LET'S hookey Jack,' this afternoon, 

And have a game of ball, 

Of one-old-cat or two-old-cat 

Or any cat at all!" 

And Charlie White and Henry Blake 

And Tom and Willie Poole 

Made off across the Deacon's field, 

Well out of sight of school. 

But as they climbed the deacon's fence, 

Poor Tom must push away 

A hornet's nest, and then what came 

You know as well as I. 

Alas! It finished Tommy's sport 

Before 't was well begun; 

And back in school with tear-stained face 

Appeared at half-past one. 

"No two-old-cat today," said Will, 

And through the corn they go; 

But why should luckless Hall forget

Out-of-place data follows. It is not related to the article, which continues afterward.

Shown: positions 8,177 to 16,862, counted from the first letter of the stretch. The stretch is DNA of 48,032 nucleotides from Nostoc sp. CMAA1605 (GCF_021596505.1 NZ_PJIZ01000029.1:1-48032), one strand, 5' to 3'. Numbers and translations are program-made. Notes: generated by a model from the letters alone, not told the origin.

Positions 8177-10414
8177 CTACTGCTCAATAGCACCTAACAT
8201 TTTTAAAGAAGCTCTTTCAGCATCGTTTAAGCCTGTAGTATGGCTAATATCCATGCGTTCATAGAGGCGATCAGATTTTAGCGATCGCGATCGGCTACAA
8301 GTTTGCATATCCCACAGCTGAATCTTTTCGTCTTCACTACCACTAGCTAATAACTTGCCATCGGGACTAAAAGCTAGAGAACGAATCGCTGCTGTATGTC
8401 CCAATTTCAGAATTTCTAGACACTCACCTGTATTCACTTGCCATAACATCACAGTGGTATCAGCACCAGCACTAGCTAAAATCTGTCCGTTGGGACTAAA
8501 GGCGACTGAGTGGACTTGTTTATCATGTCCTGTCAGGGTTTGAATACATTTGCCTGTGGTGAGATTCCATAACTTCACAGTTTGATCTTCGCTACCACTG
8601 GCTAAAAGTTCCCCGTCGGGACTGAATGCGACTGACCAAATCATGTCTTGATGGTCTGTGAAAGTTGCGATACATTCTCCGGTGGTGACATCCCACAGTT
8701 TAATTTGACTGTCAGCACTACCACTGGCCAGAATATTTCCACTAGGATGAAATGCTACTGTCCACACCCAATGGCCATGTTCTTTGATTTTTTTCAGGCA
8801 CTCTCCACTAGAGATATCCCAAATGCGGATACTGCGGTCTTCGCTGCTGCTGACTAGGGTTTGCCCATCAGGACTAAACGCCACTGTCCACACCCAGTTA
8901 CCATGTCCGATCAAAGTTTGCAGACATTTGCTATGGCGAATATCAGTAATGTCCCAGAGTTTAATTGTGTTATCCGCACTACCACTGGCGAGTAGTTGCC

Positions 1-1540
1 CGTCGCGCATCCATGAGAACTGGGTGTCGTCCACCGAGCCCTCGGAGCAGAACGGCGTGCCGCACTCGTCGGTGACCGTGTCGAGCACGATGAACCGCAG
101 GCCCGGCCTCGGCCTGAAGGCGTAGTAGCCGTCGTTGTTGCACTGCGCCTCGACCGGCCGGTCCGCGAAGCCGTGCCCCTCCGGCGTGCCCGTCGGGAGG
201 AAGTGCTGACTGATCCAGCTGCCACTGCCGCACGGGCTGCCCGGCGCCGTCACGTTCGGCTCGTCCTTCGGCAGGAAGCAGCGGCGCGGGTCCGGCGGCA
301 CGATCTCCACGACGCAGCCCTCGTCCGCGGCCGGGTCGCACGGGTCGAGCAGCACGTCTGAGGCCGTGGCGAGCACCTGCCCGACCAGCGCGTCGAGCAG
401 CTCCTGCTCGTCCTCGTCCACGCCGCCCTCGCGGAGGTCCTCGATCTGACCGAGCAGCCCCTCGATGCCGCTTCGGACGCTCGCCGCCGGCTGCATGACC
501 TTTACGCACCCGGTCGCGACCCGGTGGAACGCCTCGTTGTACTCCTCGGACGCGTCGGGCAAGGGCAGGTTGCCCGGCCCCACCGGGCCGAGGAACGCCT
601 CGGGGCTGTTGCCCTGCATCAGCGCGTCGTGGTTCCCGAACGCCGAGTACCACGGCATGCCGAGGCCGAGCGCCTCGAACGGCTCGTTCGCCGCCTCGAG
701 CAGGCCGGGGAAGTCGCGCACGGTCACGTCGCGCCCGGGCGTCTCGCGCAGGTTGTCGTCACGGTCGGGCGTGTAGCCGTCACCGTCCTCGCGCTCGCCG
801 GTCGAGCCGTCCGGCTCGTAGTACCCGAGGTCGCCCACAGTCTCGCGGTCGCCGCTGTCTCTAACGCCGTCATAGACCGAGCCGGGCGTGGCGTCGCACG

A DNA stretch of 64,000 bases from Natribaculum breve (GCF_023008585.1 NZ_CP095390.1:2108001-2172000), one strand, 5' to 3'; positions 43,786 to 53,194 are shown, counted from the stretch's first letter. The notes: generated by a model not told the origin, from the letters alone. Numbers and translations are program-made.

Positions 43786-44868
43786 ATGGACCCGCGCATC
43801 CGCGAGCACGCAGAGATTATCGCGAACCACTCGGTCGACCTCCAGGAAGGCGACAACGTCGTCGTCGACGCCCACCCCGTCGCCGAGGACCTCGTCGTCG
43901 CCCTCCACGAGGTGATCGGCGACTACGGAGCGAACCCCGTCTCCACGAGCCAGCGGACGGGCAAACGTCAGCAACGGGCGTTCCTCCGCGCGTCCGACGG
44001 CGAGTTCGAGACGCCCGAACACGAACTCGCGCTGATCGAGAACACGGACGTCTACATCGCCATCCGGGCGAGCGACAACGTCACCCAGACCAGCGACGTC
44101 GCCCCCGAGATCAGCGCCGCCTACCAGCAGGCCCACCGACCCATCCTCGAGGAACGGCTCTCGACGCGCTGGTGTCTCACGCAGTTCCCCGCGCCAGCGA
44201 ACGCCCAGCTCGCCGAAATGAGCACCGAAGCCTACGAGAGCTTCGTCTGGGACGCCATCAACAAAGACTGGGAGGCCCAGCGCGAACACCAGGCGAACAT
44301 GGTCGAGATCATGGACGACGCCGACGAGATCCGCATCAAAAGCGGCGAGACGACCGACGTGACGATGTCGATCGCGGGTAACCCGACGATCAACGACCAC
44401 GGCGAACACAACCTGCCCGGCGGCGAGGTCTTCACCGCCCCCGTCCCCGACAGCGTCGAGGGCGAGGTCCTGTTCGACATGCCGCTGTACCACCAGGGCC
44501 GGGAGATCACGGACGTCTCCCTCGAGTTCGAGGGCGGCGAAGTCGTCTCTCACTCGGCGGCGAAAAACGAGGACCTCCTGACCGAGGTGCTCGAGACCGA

The ditch that lay below? 

With shoulder lamed and jacket torn 

And forehead black and blue, 

His heart aquake, poor Harry Blake 

Limped into school at two. 

"No one-old-cat today," said Will. 

"No use for two to try, 

Give me the bat, and do your best 

At catching on the fly." 

Perhaps 'twas only Charlie's fault 

That let the ball slip through; 

But at the school a swollen nose 

Arrived at half-past two. 

Alas! Our poor unfortunates— 

Reduced from four to one, 

"No matter, then," said sturdy Will; 

"I'll toss and catch alone." 

His lonely game was brief, indeed, 

The ball lodged in a tree, 

And meek, repentant Master Will 

Sank into school at three! 

Behold the sum of all their sport, 

Their honey turned to gall; 

No one-old-cat, no two-old-cat, 

Nor any cat at all.


—F. K. Crosby.